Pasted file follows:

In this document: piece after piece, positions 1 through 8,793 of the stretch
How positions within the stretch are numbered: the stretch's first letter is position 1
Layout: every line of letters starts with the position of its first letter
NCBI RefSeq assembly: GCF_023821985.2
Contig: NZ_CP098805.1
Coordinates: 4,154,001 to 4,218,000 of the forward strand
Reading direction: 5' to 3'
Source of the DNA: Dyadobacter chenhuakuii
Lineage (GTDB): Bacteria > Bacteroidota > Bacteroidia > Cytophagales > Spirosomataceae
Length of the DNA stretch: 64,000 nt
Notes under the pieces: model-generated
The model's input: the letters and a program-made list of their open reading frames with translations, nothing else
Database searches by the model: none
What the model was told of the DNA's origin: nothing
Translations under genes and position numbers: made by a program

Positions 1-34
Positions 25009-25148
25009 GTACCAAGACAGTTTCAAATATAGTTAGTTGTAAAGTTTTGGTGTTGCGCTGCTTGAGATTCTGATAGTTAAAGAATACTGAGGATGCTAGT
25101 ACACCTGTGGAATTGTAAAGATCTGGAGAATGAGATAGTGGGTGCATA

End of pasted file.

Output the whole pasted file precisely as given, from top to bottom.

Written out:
In this document: piece after piece, positions 1 through 8,793 of the stretch
How positions within the stretch are numbered: the stretch's first letter is position 1
Layout: every line of letters starts with the position of its first letter
NCBI RefSeq assembly: GCF_023821985.2
Contig: NZ_CP098805.1
Coordinates: 4,154,001 to 4,218,000 of the forward strand
Reading direction: 5' to 3'
Source of the DNA: Dyadobacter chenhuakuii
Lineage (GTDB): Bacteria > Bacteroidota > Bacteroidia > Cytophagales > Spirosomataceae
Length of the DNA stretch: 64,000 nt
Notes under the pieces: model-generated
The model's input: the letters and a program-made list of their open reading frames with translations, nothing else
Database searches by the model: none
What the model was told of the DNA's origin: nothing
Translations under genes and position numbers: made by a program

Positions 1-34
Positions 25009-25148
25009 GTACCAAGACAGTTTCAAATATAGTTAGTTGTAAAGTTTTGGTGTTGCGCTGCTTGAGATTCTGATAGTTAAAGAATACTGAGGATGCTAGT
25101 ACACCTGTGGAATTGTAAAGATCTGGAGAATGAGATAGTGGGTGCATA